Leverage Public Dollars to Expand Housing, Shelter, Treatment, and Prevention

The City must aggressively pursue state and federal funds earmarked for affordable housing and services and increase General Fund dollars to invest in proven solutions including housing, shelter, treatment and prevention.  


Follow the Law: Bag and Tag When Sweeps are Unavoidable

In violation of San Francisco’s policy (and federal case law), City workers regularly confiscate and discard unhoused individuals’ survival gear – including medications, phones, computers and other work equipment – making it harder for these vulnerable people to find a pathway to housing and thereby perpetuating the homelessness crisis. The city must properly bag, tag, and store these items, to ensure that people can easily retrieve their property.


Embrace Universal Human Rights 

San Francisco should embrace the human rights of unhoused people. Ensuring every resident has access to basics like bathrooms, showers, food, and water is the right thing to do. Doing so would also eliminate the side effects of homelessness that lead to deteriorating street conditions and reduce the need to use City resources to clean bodily waste.  


In closing, San Francisco’s sweeps-focused approach to managing the homelessness and affordable housing crisis is inefficient and expensive. For the good of every San Franciscan – both housed and unhoused – the City must change course and do whatever it takes to stabilize individuals and families at risk of homelessness while offering effective systems to provide essential housing and services for those currently living on our streets.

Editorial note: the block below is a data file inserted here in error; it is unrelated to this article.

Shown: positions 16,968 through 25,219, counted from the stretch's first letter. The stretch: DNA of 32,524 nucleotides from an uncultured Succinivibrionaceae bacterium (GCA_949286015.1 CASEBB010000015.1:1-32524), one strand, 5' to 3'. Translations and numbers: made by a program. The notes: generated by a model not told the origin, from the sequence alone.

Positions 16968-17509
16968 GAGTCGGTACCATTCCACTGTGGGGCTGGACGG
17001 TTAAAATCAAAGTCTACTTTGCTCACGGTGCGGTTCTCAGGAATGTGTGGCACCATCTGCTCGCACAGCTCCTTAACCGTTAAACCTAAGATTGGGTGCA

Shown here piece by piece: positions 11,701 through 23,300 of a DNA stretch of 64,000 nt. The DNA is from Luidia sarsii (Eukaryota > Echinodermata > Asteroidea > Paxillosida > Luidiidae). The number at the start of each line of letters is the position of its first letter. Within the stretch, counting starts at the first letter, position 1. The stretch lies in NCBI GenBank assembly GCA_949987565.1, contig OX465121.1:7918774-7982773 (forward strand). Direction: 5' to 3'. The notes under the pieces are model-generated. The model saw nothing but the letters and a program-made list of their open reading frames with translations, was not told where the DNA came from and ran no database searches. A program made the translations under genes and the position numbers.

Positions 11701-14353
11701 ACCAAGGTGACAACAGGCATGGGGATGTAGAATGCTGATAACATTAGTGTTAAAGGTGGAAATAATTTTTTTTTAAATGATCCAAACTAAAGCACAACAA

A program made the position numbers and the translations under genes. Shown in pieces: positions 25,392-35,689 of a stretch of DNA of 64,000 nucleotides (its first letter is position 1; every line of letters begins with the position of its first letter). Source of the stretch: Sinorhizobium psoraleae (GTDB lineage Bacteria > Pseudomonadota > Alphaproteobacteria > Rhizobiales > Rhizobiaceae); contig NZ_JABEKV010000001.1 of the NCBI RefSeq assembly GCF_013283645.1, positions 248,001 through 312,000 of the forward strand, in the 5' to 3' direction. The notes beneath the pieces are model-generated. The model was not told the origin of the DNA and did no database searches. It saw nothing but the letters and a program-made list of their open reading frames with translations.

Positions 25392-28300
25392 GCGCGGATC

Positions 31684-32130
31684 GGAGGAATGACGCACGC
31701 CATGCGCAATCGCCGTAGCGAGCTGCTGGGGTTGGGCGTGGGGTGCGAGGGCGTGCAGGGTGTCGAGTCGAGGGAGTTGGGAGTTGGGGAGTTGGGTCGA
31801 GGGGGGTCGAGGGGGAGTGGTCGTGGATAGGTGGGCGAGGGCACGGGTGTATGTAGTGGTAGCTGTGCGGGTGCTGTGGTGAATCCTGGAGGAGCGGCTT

Harvey Milk LGBTQ Democratic Club



League of Women Voters of San Francisco

OPEIU Local 29 

San Francisco Rising

Housing Rights Committee San Francisco

Episcopal Community Services

National Harm Reduction Coalition

Western Regional Advocacy Project 

Larkin Youth Street Services

Hospitality House

San Francisco SafeHouse

Compass Family Services

The Gubbio Project


Hamilton Families

San Francisco AIDS Foundation 

San Francisco Human Services Network

Lutheran Social Services of Northern California

Western Regional Advocacy Project

Calvary Presbyterian Church

Faithful Fools

California Interfaith Power and Light

Democratic Socialists of America San Francisco


The People's Mission Coalition

3rd Street Youth Center & Clinic

Filipino Community Development Corporation

Homeless Prenatal Program

Community Resource Initiative

San Francisco Latinx Democratic Club

West Side Tenants Association

North Beach Citizens

YWAM San Francisco

Tenderloin People's Congress

Immigrant Legal Resource Center


Asian Americans Advancing Justice - Asian Law Caucus

San Francisco Pretrial Diversion Project

Homeless Legal Services, UC Hastings College of Law

California Coalition for Women Prisoners

Citizens Church San Francisco

Community Forward San Francisco

End Hep C San Francisco

San Francisco Gray Panthers

San Francisco Drug Users Union